BBA Stars

Glenn A. Welsch

Many of the students, faculty, and staff who’ve called The University of Texas home have a deep love for our school, but few personified that love like Dr. Glenn A. Welsch.

Glenn spent thirty-two years with The University teaching all levels of accounting. He built his home on fill excavated from a building site on the UT campus and with bricks taken from a building being torn down. He painted his restored 1912 Metz burnt orange. He wore burnt orange clothing on any appropriate occasion. He literally surrounded himself and his family with UT’s earth, walls, and spirit. The potent combination of his personality and the UT environment bettered the lives of all it touched. When he retired from full-time UT employment in 1986, he could look back on a career many of his colleagues admired, and none have matched.

Glenn Welsch was born in Oklahoma in 1915 on land homesteaded by his family. This frontier life delivered lessons of poverty (the four men in the Welsch family had to sleep in the one bed, Glenn’s older sister was placed with another family), misfortune (the 280-square-foot Welsch family home burned down twice), tragedy (his mother died when he was only three years old), family (due to a stroke, his father had limited stamina; Glenn and his brothers had to work together to run the farm), and love (which kept them together).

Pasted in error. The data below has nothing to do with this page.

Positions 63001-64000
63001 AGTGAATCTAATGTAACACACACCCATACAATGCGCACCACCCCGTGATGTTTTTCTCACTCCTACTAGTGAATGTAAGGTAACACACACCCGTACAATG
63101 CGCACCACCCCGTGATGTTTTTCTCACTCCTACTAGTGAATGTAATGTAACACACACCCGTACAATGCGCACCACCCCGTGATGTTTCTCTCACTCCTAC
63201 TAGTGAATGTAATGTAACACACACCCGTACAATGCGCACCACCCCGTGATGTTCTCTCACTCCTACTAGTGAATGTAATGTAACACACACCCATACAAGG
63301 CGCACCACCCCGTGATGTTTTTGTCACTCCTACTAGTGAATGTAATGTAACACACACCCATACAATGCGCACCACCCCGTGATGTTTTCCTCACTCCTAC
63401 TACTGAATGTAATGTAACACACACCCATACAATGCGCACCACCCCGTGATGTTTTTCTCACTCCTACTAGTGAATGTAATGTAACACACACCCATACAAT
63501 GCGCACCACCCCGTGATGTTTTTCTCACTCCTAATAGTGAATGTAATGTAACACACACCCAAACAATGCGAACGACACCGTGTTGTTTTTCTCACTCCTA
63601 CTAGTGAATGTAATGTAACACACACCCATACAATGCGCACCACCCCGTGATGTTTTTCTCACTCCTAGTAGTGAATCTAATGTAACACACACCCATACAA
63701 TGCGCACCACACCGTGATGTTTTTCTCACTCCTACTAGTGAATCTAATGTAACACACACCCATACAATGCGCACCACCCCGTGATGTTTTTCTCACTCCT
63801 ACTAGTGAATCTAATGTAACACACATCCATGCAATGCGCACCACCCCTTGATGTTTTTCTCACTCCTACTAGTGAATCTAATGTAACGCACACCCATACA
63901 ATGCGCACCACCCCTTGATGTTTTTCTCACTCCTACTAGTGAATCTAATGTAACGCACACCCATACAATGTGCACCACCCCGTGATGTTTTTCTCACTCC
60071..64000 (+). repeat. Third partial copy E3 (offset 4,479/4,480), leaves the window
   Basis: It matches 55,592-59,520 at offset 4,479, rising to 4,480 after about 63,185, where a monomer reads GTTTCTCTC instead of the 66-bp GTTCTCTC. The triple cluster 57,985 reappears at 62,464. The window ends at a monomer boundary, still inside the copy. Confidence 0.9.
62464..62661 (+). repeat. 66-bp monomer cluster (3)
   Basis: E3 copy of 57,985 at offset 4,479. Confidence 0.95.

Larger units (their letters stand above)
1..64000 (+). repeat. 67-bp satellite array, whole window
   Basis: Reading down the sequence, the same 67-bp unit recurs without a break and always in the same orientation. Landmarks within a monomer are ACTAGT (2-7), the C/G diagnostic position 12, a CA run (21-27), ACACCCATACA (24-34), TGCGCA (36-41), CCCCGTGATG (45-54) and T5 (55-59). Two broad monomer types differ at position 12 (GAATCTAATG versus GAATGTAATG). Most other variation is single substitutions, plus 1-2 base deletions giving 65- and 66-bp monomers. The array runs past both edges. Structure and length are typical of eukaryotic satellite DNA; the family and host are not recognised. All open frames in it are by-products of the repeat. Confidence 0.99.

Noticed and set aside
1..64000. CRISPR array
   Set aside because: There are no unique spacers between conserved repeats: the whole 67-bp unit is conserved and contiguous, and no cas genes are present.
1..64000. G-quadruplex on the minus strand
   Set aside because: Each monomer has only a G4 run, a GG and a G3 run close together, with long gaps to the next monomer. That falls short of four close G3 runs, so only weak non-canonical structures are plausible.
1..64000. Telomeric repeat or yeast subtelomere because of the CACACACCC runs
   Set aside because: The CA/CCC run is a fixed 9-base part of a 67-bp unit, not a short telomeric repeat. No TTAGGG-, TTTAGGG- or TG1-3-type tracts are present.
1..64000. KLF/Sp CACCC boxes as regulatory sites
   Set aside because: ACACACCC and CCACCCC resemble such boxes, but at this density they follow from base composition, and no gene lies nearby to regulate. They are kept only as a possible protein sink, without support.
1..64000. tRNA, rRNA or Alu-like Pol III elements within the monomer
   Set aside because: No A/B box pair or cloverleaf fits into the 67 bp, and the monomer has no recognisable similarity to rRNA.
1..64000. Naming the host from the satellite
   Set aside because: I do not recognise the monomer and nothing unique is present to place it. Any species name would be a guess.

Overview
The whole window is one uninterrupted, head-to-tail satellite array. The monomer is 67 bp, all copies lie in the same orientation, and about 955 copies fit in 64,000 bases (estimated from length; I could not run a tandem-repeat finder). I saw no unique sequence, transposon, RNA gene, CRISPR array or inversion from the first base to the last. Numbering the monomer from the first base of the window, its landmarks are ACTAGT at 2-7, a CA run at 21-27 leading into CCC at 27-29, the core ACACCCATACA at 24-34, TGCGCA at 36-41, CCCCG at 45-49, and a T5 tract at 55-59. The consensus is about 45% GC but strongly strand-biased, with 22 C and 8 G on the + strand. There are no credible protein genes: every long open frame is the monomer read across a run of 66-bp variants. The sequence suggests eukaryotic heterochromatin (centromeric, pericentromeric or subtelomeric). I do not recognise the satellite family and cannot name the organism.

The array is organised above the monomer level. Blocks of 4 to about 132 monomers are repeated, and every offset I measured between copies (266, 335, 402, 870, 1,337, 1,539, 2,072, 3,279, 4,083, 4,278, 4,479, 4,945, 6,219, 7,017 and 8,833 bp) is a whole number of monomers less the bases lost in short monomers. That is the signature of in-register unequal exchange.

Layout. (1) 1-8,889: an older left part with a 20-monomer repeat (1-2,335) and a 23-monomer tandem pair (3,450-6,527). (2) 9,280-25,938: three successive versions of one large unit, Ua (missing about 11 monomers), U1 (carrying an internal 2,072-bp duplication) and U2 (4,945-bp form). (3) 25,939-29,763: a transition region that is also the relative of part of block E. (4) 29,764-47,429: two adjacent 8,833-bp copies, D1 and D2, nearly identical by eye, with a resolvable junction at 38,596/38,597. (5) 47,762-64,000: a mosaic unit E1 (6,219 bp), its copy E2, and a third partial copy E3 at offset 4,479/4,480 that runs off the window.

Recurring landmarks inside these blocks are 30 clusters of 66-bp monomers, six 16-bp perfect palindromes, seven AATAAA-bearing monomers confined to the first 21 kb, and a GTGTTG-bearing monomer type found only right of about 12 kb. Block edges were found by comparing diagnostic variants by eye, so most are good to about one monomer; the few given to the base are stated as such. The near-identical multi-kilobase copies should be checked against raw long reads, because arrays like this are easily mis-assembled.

Glenn Welsch served in the Signal Corps with the 45th National Guard Division in both Europe and the Pacific during World War II. Prior to military service, he earned a bachelor’s degree from Northwestern Oklahoma State College in 1935, then taught typing and bookkeeping to high school students in Alva, Oklahoma.

In 1942, at Fort Monmouth, New Jersey, Glenn married Irma Richards, an Oklahoma beauty who loved riding horses.

After leaving the military, Glenn briefly sold insurance, and then earned a master’s degree from Oklahoma State. He entered The University of Texas business doctoral program in

Guided by legendary accounting faculty professors George L. Newlove, C. Aubrey Smith, and John Arch White, Glenn earned his doctorate in 1953 and immediately became their faculty colleague. By 1958 he was a tenured full professor and the accounting department chair.

Glenn Welsch’s first love always was teaching. He had a talent for teaching, and teaching rejuvenated him. His opening statement to his classes (and to almost everyone else with whom he had an ongoing relationship) ran like this: “My success depends on how effectively I help you succeed. I’ll tell you the truth and I expect the truth from you. I’ll do my best; I expect you to do your best. Help me and I’ll help you.”

When Glenn Welsch wasn’t teaching, he was writing. His living teaching legacy includes thousands of today’s CPAs and business leaders who received at least part of their education from Welsch-authored textbooks. His dissertation on corporate budgeting practices in the U.S. became a popular textbook that was still in use at the time of his death and has been translated into seven languages.

Glenn and Irma Welsch enjoyed a lifelong relationship, ended only by their deaths in 2004; first Irma’s, and then Glenn’s a few months later. They had three children: sons, Linden and Andy; and daughter, Mary Ann.

“The University of Texas has given me everything I have. The University of Texas made possible everything I did. Whatever I’ve done, it was because of The University of Texas.”

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